$10M lawsuit filed in case of Arlington County Detention Center inmate death

The family of Darryl Becton speak outside of the Arlington County Courthouse on Friday. (WTOP/Valerie Bonk)

A sister of a man who died while in the custody of the Arlington County Detention Center has filed a $10 million lawsuit against medical workers and members of the Arlington Sheriff’s Office in Virginia.

There have been seven inmate deaths at the Arlington County Detention Center in the last seven years.

Darryl Becton, 46, died on Oct. 1, 2020, while an inmate at the Arlington County Detention Center.

Lawyer Mark Krudys is representing Becton’s sister and administrator of his estate Monique Ford.

“He needed medical help, but it was not provided to him,” Krudys said.

The lawsuit claims that Becton was found dead in a cell around 4 p.m. He was processed into the detention center midday on Sept. 29.

It names as defendants Corizon Health and several of its nurses and doctors, as well as two members of the Arlington County Sheriff’s Office.

“It hurts us daily,” said Kaylah Becton, Darryl’s daughter. “I’m actually at a loss for words.”

A Corizon worker has been charged with falsifying patient records in the case, and the detention center has cut ties with the health provider.

Becton turned himself in for a probation violation and disclosed to medical personnel at the time that he suffered from hypertension and heart problems and he was “withdrawing from heroin and fentanyl,” according to the lawsuit.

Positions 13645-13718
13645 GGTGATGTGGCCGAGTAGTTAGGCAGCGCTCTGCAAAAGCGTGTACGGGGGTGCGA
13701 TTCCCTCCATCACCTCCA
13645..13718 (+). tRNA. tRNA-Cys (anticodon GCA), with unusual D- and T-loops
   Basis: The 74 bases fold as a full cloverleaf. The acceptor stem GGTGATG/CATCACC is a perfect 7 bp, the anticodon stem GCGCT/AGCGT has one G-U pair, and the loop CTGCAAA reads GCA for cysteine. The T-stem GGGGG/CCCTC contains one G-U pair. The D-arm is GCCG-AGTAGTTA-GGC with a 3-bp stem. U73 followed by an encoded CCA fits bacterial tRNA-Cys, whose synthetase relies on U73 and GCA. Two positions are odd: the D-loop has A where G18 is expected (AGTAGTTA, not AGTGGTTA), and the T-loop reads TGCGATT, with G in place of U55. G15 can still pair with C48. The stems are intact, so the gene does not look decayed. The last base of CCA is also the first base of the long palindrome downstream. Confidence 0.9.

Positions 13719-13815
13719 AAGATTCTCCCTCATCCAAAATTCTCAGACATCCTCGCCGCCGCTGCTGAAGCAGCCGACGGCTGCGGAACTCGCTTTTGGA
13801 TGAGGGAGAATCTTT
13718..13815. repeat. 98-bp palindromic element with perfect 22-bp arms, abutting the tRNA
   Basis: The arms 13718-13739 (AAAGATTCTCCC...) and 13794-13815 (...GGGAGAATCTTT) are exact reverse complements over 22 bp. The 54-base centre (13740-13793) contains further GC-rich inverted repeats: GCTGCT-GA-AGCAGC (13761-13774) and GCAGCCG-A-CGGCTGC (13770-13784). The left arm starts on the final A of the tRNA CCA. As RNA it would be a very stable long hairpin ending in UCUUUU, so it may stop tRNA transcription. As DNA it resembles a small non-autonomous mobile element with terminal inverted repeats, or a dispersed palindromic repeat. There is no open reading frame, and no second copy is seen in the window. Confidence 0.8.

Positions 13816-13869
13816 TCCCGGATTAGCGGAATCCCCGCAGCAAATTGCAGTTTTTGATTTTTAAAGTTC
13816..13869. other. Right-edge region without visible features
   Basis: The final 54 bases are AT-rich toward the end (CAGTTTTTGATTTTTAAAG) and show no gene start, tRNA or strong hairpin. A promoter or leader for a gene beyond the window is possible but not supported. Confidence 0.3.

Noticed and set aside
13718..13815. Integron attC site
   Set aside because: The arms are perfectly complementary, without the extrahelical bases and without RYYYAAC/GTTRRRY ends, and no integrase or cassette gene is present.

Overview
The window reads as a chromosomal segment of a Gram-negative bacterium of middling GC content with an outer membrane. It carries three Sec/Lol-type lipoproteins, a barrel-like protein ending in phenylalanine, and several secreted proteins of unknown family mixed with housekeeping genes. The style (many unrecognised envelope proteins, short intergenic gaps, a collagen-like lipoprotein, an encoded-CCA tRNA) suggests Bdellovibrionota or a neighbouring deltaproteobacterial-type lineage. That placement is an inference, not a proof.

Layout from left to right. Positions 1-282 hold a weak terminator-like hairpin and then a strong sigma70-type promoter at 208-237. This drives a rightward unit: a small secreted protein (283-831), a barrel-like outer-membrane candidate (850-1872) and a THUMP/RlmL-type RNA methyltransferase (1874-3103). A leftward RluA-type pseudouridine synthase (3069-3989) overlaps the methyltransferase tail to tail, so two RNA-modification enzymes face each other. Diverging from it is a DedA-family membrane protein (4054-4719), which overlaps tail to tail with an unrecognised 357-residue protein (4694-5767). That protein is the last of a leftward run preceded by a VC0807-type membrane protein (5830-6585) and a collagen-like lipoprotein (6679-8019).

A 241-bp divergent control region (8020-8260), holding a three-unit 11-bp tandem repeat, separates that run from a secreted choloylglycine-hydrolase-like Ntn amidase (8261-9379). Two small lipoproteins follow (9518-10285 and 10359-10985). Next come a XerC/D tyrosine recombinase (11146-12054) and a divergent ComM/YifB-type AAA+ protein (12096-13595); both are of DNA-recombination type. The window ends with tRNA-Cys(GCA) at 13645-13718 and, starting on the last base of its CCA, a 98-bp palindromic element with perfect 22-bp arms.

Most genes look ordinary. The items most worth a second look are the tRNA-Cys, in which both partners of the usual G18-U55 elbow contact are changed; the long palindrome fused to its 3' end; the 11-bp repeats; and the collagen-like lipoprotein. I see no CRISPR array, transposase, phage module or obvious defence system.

The complaint claims that on the morning of Oct. 1, Corizon Health employees recorded an “alarmingly high blood pressure” for Becton.

It then states that he began to vomit and complained of nausea, debilitating body aches, headaches, tremors and diarrhea, the lawsuit claims.

It also states that nurses noted that his eyes were “pale.”

Just before 7 a.m., an incomplete set of vitals was taken by a Corizon employee, the lawsuit says, stating that it was the last time that his vitals were taken before his death.

Then, at 4:16 p.m., a counselor visiting the medical unit where Becton was knocked on the door and did not get a response, the lawsuit states.

When personnel entered the cell, Becton was “unresponsive and cool to the touch,” the lawsuit claims.

The Office of the Chief Medical Examiner concluded that Becton died from hypertensive cardiovascular disease complicated by opiate withdrawal.

The lawsuit also says that medical personnel noted that Becton had high blood pressure and heart problems and that he had swelling in his legs.

His family at a news conference after the lawsuit was filed on Friday said that they hope justice comes from this lawsuit.

“He’s no longer here to even just be a grandparent to his grandkids who also loved him a lot,” Kaylah said.

Valerie Bonk

Valerie Bonk started working at WTOP in 2016 and has lived in Howard County, Maryland, her entire life. She's thrilled to be a reporter for WTOP telling stories on air. She works as both a television and radio reporter in the Maryland and D.C. areas. 

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